The Dirt: What To Get At The Farmers Market This Weekend


Along with more Autumnal splendor, this Sunday evening is anticipated to bring our coldest temperatures yet, with maybe even the possibility of a hard freeze. Whether or not things unfold that way, it’s a fair assumption that this weekend will mean a hard stop to certain lingering summer flavors like tomatoes and peppers. The good news is that there’s plenty of good stuff to replace them on market tables. Here’s what you need to know for this weekend’s slightly more bundled-up trip to the farmer’s market.

Onions – Get excited, people! This year’s onions (and shallots) have arrived at farmer’s markets! Technically a summer crop, onions, once harvested, cure to a golden (or purple) papery finish so they can be stored and sold into the fall and beyond. Why spring for the farmer’s market onion over those from the supermarket? Well, variety for one thing. Stop by Three Springs (Headhouse) for squat cippolini onions, or Landisdale Farm (Chestnut Hill, Clark Park) for sweet onions like Walla Walla and Candy, or the thin-layered, oblong Tropea variety.

Bratwurst – The perfect foil for braised cabbage and the first batch of mashed potatoes of the season, Canter Hill Farm is debuting pork bratwurst, their newest sausage offering, this weekend at the Chestnut Hill and Bryn Mawr markets. Get that Oktoberfest celebration in while you still can!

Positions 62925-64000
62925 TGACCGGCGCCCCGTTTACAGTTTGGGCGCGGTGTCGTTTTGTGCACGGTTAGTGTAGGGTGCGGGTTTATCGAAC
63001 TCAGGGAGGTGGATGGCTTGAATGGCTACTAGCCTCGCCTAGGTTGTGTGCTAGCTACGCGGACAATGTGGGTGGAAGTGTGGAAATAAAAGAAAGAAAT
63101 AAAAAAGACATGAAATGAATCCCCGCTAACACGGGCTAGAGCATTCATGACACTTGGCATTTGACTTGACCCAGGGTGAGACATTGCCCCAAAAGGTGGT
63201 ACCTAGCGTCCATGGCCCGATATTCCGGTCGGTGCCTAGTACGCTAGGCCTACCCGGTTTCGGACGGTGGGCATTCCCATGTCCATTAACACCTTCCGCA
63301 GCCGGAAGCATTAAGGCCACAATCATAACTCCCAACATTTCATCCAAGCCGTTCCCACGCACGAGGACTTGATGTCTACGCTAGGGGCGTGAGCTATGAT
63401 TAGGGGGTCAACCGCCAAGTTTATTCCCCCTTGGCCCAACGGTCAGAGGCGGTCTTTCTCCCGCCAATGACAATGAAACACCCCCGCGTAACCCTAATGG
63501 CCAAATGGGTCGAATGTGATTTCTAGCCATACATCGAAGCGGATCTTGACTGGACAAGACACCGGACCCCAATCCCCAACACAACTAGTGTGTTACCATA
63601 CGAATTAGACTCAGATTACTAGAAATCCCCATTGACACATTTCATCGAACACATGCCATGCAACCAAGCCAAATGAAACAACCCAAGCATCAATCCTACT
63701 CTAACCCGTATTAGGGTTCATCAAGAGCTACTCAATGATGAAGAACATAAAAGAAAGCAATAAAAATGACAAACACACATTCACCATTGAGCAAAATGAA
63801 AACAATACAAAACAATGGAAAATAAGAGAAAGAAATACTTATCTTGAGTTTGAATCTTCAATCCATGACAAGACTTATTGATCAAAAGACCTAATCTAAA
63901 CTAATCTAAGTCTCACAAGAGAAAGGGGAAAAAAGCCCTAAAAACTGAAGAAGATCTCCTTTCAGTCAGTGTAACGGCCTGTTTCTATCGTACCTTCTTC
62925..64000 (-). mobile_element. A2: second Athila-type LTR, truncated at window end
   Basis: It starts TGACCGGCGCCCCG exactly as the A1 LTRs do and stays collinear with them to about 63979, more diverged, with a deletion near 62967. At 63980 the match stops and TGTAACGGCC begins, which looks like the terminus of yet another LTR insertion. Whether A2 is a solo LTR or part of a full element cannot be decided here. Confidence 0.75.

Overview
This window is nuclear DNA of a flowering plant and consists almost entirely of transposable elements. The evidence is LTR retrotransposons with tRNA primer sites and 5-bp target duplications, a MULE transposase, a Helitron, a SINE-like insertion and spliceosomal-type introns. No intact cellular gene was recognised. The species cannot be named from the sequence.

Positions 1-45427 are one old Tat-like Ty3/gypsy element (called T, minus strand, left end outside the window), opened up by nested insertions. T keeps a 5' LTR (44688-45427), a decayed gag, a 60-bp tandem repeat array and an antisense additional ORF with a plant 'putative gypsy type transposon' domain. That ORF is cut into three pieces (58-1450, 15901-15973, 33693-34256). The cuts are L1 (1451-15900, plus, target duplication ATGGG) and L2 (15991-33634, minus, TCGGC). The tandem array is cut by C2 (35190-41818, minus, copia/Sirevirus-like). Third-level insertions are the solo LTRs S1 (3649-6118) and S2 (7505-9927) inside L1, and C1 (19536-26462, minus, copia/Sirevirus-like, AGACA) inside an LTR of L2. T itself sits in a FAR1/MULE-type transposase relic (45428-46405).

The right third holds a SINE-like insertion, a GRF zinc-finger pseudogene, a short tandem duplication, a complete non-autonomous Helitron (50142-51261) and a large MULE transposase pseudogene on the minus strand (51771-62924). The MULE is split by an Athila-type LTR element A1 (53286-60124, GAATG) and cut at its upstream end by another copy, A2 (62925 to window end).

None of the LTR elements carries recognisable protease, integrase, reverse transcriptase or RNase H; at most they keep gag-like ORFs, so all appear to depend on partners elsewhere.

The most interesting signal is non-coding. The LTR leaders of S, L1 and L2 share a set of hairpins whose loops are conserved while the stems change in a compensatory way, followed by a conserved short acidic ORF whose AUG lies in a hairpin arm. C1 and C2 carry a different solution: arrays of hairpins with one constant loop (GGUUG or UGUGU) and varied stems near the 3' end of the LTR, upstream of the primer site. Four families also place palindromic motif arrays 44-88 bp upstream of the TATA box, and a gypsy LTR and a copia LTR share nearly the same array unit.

Radishes – Normally we associate radishes with peas and asparagus, part of the line-up of springtime favorites, but they do well in fall, too. Two Gander Farm has several varieties at the Bryn Mawr Market, or stop by Taproot Farm at the Chestnut Hill market to try purple daikon radishes. Big and burly, they have light purple skins, but cut them in a cross section and you’ll see a ring of white and a burst of bright purple at the center, too.

Bosc Pears – You can still find tender-skinned bartlett pears at markets, but the burly, long keeping bosc pears are coming into season as well. Bosc pears never soften in the obvious the way other varieties do. They’re more subtle, remaining firm even when fully ripe (so don’t, ahem, go jamming your thumb into every one you see at the market looking for soft ones). This firmness makes them an elegant foil for hard cheeses, and means that they stand up beautifully to poaching or baking. Look for them at Beechwood Orchards at both the Rittenhouse and Headhouse markets.